One of the things that leaders say, almost reflexively, is that they are “data-driven decision-makers.” And most organizations, wanting to indicate that they are up-to-date, praise the importance of making data-driven decisions. Consultants and vendors will help with it; big data promises to make it easier and more effective.
I guess all of that is fine, if by making a “data-driven decision” you are saying that you don’t make decisions based on caprice, dart-throwing, or bald self-interest. And truth be told, most decisions are data-driven, in that whoever makes the decision is making it based on evidence, some of which is numerical.
But data-driven decision-making is no panacea, and I worry that the vogue for it hides gaps in wisdom and strategy. Here’s why.
Amassing and analyzing data abstracts it from the actual experience of actual people. In higher education, for instance, the effort to retain students is now augmented by reams of data, telling us the characteristics of students who may be at-risk at our school. But that data hides the fact that we are not trying to retain a cluster of characteristics. Instead, we are trying to retain an actual human being--Jessica, let’s say. There is a lot about Jessica that data can’t tell us, and there is a lot about the data related to Jessica that has nothing to do with retaining her. An effort to retain students (or do anything else for people) that relies solely on data is likely to depersonalize the exact people you are trying to help.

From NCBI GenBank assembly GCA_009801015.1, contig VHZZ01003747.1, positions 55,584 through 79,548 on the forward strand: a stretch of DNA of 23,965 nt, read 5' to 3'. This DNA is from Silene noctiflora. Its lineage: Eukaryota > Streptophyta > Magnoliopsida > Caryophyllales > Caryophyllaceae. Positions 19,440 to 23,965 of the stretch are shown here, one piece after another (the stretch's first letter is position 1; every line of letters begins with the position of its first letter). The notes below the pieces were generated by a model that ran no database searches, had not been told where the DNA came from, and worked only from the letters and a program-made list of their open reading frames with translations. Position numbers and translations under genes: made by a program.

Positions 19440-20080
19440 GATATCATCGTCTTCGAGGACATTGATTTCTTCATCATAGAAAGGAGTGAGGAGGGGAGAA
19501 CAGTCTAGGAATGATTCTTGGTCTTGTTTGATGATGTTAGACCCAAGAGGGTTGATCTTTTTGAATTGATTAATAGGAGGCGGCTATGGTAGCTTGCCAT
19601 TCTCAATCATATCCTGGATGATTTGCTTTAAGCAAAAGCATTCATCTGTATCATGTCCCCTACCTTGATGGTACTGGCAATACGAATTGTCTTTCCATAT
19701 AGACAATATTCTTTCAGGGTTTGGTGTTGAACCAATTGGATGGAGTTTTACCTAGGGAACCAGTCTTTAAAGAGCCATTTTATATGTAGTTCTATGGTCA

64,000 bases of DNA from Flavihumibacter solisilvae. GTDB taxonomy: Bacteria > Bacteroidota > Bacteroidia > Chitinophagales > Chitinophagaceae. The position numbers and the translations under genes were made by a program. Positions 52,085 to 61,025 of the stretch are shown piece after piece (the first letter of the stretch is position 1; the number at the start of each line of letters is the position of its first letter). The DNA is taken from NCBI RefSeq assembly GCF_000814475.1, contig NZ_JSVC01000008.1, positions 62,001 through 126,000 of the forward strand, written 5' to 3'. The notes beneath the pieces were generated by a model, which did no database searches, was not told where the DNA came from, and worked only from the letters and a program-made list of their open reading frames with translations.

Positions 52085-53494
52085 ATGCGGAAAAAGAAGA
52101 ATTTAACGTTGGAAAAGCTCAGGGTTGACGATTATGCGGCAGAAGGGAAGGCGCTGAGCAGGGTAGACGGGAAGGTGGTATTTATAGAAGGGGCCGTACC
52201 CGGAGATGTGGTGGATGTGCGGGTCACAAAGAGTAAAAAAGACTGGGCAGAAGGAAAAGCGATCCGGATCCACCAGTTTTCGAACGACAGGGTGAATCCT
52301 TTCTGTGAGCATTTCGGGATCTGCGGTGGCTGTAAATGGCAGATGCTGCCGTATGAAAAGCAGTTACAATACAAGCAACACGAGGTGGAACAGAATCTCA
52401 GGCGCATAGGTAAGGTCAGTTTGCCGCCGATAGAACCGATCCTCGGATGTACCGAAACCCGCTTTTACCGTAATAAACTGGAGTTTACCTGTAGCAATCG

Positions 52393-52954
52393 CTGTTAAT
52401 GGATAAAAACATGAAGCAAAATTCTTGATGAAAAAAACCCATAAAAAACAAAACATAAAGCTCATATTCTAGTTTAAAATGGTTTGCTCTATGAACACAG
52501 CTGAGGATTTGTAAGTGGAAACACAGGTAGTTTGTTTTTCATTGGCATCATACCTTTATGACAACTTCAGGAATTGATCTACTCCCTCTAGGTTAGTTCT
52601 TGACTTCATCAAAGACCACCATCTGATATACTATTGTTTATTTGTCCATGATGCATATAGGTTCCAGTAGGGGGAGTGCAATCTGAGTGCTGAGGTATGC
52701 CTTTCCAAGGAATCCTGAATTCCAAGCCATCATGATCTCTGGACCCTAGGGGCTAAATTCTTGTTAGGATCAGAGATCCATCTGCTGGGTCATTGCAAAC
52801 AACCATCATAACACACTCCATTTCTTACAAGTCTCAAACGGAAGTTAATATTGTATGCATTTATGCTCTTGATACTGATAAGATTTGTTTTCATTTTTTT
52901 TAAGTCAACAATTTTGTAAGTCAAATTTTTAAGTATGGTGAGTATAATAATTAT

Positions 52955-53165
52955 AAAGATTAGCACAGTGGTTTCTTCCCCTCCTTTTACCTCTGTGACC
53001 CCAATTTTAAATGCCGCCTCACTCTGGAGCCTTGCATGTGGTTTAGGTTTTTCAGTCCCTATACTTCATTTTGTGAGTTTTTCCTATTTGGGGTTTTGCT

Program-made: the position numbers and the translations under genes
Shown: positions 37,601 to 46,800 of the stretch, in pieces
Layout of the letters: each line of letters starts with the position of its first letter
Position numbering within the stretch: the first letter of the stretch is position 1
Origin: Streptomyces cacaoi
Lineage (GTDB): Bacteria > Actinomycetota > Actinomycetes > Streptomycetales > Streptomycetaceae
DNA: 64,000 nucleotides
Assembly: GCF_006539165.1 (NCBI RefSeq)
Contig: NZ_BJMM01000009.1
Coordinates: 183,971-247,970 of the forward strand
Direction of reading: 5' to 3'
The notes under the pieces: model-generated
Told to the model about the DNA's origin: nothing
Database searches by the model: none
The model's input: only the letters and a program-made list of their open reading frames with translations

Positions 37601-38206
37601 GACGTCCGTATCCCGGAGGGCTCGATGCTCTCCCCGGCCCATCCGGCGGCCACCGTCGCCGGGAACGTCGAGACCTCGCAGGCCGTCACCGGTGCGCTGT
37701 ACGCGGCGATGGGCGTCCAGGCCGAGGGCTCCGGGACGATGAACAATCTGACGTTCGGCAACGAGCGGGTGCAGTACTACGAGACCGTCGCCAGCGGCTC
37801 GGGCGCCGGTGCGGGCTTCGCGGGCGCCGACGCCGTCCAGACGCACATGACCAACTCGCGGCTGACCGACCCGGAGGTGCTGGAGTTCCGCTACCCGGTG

Data may explain why the situation is the way it is, but it rarely tells you what to do about the situation. Colleges routinely come at problems by looking at data. The data may say that nursing students take too long to graduate, or that business students aren’t getting hired at the rate you expected, or that there is a dearth of engineers in your state, for instance. You may not have known those things. But knowing it does not indicate what to do. You could start a networking program for business students. Or you could revise the nursing curriculum. Or you could launch an engineering degree. But none of those steps will necessarily solve the problem, because understanding the shape of the problem does not indicate the shape of the solution.
Finally, putting data in the foreground can hide the fact that there is no strategy behind it. The promise of “data-driven decisions” is that having better data makes it possible to make better decisions. But in practice, having more data and analyzing it more robustly can leave you either seeing more complexity in an issue that was already complex, or with more possible responses to a problem that still has no best answer. So there you are--data in hand. But without a strategy, a worldview into which you can make sense of the data and which will suggest which of the many options is best, you aren’t making a better decision, only a decision surrounded by more complete data.
I am sure that each day, people in my industry make decisions that are better because they have more data. And I am sure that certain types of decisions (about, say, efficiency), are routinely improved by access to more and better data.